REVIEW: ‘Grease’, Birmingham Hippodrome

‘Grease’, Birmingham Hippodrome

Which show is automatic? Systematic? Hydromatic?

Why, it’s Grease: The Musical!

Grease is the word in Birmingham as the musical lands in the city as part of its UK tour. 

An electrifying new version of the iconic musical, Grease is the one that you want.

After a whirlwind summer romance, teenagers Sandy and Danny are unexpectedly reunited when Sandy’s plans change, and she transfers to Rydell High for senior year. Will the two manage to rekindle their love in the face of teenage tribulation?

Directed by Nikolai Foster, with a book, music and lyrics by Jim Jacobs and Warren Casey, with choreography by Arlene Phillips, Grease is back, and its bigger and better than ever before.

Featuring the classic hits including Summer Nights, Greased Lightnin’, Hopelessly Devoted To You and You’re The One That I Want, Grease will have you hand-jiving all the way home – if you’ve managed to restrain yourself from dancing in the aisles at the theatre.

A revamped version with a fresh, contemporary feel, the power this musical is supplying shows no signs of waning. Embodying the spirit of 1950s America in its colourful set design, costume and lighting, the production is slick, sexy, and comes with a high voltage. 

It’s hot young cast are incredibly energetic and, with all major characters given room for character development, and their own time to shine, they embody the highs and lows of teenage life, be it maintaining street cred, or plucking up the courage to ask someone to the school dance.

From the opening number, the cast demonstrate outstanding vocal ability, great execution of choreography and charismatic stage presence, with a talent for characterisation. From the girls’ night in to the boys’ night out, the Pink Ladies and the Burger Palace Boys are wonderful caricatures of young students.

Dan Patridge is too cool for school as leather-clad greaser Danny Zuko, leader of the Burger Palace Boys. Despite a summer romance with Sandy, he has an image to maintain, and is detached from her when in the company of his friends. During the number ‘Sandy’, however, his true feelings for her are revealed, and as his vocals soar, so does his heart, as he realises how much Sandy means to him.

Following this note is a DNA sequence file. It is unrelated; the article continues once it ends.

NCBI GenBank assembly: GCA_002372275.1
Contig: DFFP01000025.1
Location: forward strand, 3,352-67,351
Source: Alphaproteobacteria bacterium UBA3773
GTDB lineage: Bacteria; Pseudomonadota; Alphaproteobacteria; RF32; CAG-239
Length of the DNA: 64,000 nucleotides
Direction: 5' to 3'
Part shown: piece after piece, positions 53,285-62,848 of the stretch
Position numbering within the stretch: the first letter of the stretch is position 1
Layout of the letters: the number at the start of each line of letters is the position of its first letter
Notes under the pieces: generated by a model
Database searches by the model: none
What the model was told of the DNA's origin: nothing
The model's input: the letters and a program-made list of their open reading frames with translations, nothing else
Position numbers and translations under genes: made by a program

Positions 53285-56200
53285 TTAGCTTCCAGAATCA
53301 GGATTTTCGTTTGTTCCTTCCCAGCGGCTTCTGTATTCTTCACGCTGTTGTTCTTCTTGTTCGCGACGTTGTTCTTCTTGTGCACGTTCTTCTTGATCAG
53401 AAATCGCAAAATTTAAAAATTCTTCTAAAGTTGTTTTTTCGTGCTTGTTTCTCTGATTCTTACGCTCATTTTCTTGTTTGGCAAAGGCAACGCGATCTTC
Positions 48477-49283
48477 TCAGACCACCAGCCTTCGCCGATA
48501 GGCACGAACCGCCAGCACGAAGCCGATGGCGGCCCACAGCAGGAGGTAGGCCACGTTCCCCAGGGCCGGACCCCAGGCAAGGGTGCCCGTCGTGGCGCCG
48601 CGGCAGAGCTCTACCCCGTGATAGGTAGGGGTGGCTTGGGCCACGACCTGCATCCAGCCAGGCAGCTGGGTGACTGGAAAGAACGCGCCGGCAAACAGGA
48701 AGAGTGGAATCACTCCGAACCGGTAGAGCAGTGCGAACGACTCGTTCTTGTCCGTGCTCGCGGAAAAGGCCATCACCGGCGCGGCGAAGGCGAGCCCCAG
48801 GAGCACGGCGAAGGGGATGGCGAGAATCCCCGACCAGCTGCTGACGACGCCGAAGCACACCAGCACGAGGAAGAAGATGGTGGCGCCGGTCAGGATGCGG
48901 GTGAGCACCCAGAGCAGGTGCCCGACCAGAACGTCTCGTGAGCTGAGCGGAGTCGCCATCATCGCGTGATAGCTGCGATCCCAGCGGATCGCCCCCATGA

Martha Kirby makes her professional stage debut as Sandy, and what a debut it is. Her vocals effortless, she performs the score brilliantly, and with particular verve during ‘Hopelessly Devoted To You’, a song she fills with emotion. Pure, sweet and innocent, Sandy does not immediately fit in with the other girls, those who drink, smoke and flirt. However, rather admirably, she stands up for herself, confronts those that mock her, and questions Danny’s behaviour. 

Together, the two have a very touching chemistry, one that sparkles during their duets.

Rhianne-Louise McCaulsky is excellent as an aloof, but really rather lonely, Rizzo, demonstrating an older-headed, devil-may-care attitude in front of her friends, but a sadness and pain during her number, ‘There Are Worse Things I Could Do’. Ryan Anderson is glorious as Roger, his vocals first-rate, his movement flawless, and the comic nature of the character delightfully realised.

A dreamy Peter Andre guest stars as the heavenly Teen Angel, and his vocals (or what you could hear of them amidst the deafening screams of his audience) during ‘Beauty School Dropout’ are divine.

Highlights of the musical include ‘Greased Lightning’, with its gravity-defying car, ‘Born To Hand Jive’, with its fabulous and fast-paced choreography, and ‘We Go Together’, which instils a joyous sense of euphoria and unity.

An exciting, glamorous, great new version that will reignite your passion for this musical, and enhance a love of musical theatre, this production will have you hopelessly devoted to Grease.

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